The One Goal of All Nature
The grandest idea in Vedanta is that we may reach the same goal by different paths; and these paths I have generalised into four—viz., those of work, love, psychology and knowledge. But you must, at the same time, remember that these divisions are not very marked and quite exclusive of each other. Each blends into the other. But according to the type which prevails we name the divisions. It is not that you cannot find a man who has no other faculty than that of work, nor that you cannot find men who are more than devoted worshippers only, nor that there are not men who have more than mere knowledge. These divisions are made in accordance with the type or the tendency that may be seen to prevail in a man.
We have found that, in the end, all these four paths converge and become one. All religions and all methods of work and worship lead us to one and the same goal.
I have already tried to point out that goal. It is freedom as I understand it. Everything that we perceive around us is struggling towards freedom, from the atom to the man, from the insentient, lifeless particle of matter to the highest existence on earth, the human soul. The whole universe is in fact the result of this struggle for freedom. In all combinations every particle is trying to go on its own way, to fly from the other particles; but the others are holding it in check.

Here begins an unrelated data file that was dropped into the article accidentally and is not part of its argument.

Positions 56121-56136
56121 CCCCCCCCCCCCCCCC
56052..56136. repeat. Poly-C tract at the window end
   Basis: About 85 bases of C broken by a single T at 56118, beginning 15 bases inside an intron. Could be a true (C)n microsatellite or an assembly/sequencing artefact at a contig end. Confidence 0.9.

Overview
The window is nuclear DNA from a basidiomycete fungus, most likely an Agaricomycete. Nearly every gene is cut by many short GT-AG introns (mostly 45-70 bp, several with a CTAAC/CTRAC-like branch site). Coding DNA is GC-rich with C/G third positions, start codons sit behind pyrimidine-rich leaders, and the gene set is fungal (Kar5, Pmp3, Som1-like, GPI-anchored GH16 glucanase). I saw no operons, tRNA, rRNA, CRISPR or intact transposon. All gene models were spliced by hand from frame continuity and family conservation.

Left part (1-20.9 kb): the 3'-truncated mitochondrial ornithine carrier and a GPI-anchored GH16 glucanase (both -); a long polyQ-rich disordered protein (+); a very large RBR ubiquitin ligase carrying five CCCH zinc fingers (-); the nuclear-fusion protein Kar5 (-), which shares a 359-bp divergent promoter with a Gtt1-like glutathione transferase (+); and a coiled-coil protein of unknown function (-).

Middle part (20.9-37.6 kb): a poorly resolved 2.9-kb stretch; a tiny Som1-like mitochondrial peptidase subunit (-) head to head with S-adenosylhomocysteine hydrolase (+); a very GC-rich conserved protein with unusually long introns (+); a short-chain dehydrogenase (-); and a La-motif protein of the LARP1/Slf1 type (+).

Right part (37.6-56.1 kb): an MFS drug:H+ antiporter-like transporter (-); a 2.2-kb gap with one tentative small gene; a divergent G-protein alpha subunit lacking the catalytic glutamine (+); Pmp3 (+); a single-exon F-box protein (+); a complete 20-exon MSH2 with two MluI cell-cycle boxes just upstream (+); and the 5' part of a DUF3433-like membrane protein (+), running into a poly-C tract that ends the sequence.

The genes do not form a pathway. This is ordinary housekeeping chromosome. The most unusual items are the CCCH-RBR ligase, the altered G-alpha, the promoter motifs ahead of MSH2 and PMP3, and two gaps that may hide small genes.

Our earth is trying to fly away from the sun, and the moon from the earth. Everything has a tendency to infinite dispersion. All that we see in the universe has for its basis this one struggle towards freedom ; it is under the impulse of this tendency that the saint prays and the robber robs. When the line of action taken is not a proper one we call it evil, and when the manifestation of it is proper and high we call it good. But the impulse is the same, the struggle towards freedom. The saint is oppressed with the knowledge of his condition of bondage, and he wants to get rid of it ; so he worships God. The thief is oppressed with the idea that he does not possess certain things, and he tries to get rid of that want, to obtain freedom from it ; so he steals.
Freedom is the one goal of all nature, sentient or insentient ; and, consciously or unconsciously, everything is struggling towards that goal. The freedom which the saint seeks is very different from that which the robber seeks ; the freedom loved by the saint leads him to the enjoyment of infinite unspeakable bliss, while that on which the robber has set his heart only forges other bonds for his soul.
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